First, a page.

Rhino 1350 3S 25~30C
Many use the 2200 sized packs, but I think they are just a bit too heavy. The largest I really want to use in mine is the 1350, but if you want more weight, anything up to the 2200 3S packs will work.

Thermals, see the light wind recommendation above

Diggs
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Old Nov 26, 2010, 11:17 PM
St. Louis
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USA, MO, Ballwin
Joined Mar 2010
634 Posts
Muddled

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Originally Posted by Don Stackhouse View Post
The problem with the 400 ft. rule (or any similar regulation) is that it's utterly unenforceable.

The vast majority of model flyers cannot visually judge their altitude with even a shred of accuracy, certainly not close enough for a court of law. The average FAA enforcer cannot either. Although there is telemetry that can measure altitude and record it for downloading after landing, the ownership and use of it is rare, and the use of telemetry that can send back the altitude in real time in flight is even more rare.

In addition, even if you have such telemetry on board, we don't have any practical means of calibrating our pitot-static systems, so the altitudes measured are going to have serious accuracy issues. It's one thing to generate a number, it's another matter entirely to generate a number that actually represents what it claims to be.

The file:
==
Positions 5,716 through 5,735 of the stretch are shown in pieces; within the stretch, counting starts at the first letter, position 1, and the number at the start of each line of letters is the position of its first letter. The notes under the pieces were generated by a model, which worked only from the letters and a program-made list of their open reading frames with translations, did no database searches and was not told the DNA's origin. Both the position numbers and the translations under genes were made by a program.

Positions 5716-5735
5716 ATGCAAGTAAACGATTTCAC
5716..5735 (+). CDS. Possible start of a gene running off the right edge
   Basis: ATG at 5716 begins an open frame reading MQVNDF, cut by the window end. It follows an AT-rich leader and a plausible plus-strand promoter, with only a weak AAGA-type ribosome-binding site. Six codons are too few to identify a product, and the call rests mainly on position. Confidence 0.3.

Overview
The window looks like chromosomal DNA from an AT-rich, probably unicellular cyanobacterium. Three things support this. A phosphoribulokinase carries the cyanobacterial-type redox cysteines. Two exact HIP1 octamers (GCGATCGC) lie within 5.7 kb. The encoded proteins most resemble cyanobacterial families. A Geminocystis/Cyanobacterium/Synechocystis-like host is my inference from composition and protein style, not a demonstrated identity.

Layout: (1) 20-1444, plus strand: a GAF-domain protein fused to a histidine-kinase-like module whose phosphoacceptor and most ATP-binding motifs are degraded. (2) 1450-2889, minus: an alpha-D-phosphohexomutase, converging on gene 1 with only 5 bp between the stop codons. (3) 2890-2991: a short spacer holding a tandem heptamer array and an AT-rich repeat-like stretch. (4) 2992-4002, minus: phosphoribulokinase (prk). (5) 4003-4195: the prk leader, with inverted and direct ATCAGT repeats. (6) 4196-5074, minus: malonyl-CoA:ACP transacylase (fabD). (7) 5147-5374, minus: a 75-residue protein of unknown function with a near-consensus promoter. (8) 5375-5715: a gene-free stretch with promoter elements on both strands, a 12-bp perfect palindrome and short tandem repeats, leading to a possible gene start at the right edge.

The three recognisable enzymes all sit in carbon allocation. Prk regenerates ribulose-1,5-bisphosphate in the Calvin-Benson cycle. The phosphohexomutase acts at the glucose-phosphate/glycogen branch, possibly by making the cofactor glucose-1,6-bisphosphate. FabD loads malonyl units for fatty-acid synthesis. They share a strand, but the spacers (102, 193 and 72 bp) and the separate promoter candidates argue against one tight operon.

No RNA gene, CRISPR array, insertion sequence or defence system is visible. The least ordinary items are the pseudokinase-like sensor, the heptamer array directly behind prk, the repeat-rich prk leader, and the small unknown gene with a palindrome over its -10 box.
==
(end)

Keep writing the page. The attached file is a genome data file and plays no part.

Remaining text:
The FAA ATC radar does not measure altitude, it has to rely on calibrated transponders in the airplanes (connected to a calibrated pitot-static system) to tell it the planes' altitudes. The transponders and their power requirements are far too big and heavy for all but the largest models, and even there the weight is going to be a substantial handicap, never mind that the cost of one of these units exceeds the price of a fairly good automobile.

The bottom line is that without a good, accurate, reliable, sufficiently compact and lightweight, and reasonably priced means of verifying altitude, it's unreasonable to expect a modeler to even know their altitude with any certainty, much less hold them accountable for it. Furthermore, the planes most likely to be at higher altitudes, that have an actual and legitimate need to be at those altitudes, are typically doing so in a thermal, sometimes one that will make it difficult to stop their ascent, even with spoilers/flaps/dive brakes.

Any enforcement action would have to first measure the altitude precisely, then prove that the pilot of the model knew their altitude with a similar level of precision, had sufficient control authority and means to limit their altitude, and knowingly and willfully broke the regulation. That's not going to be a practical proposition in other than a few token cases. If a law cannot be applied and enforced in a consistent, fair, and even-handed manner, it's a bad law.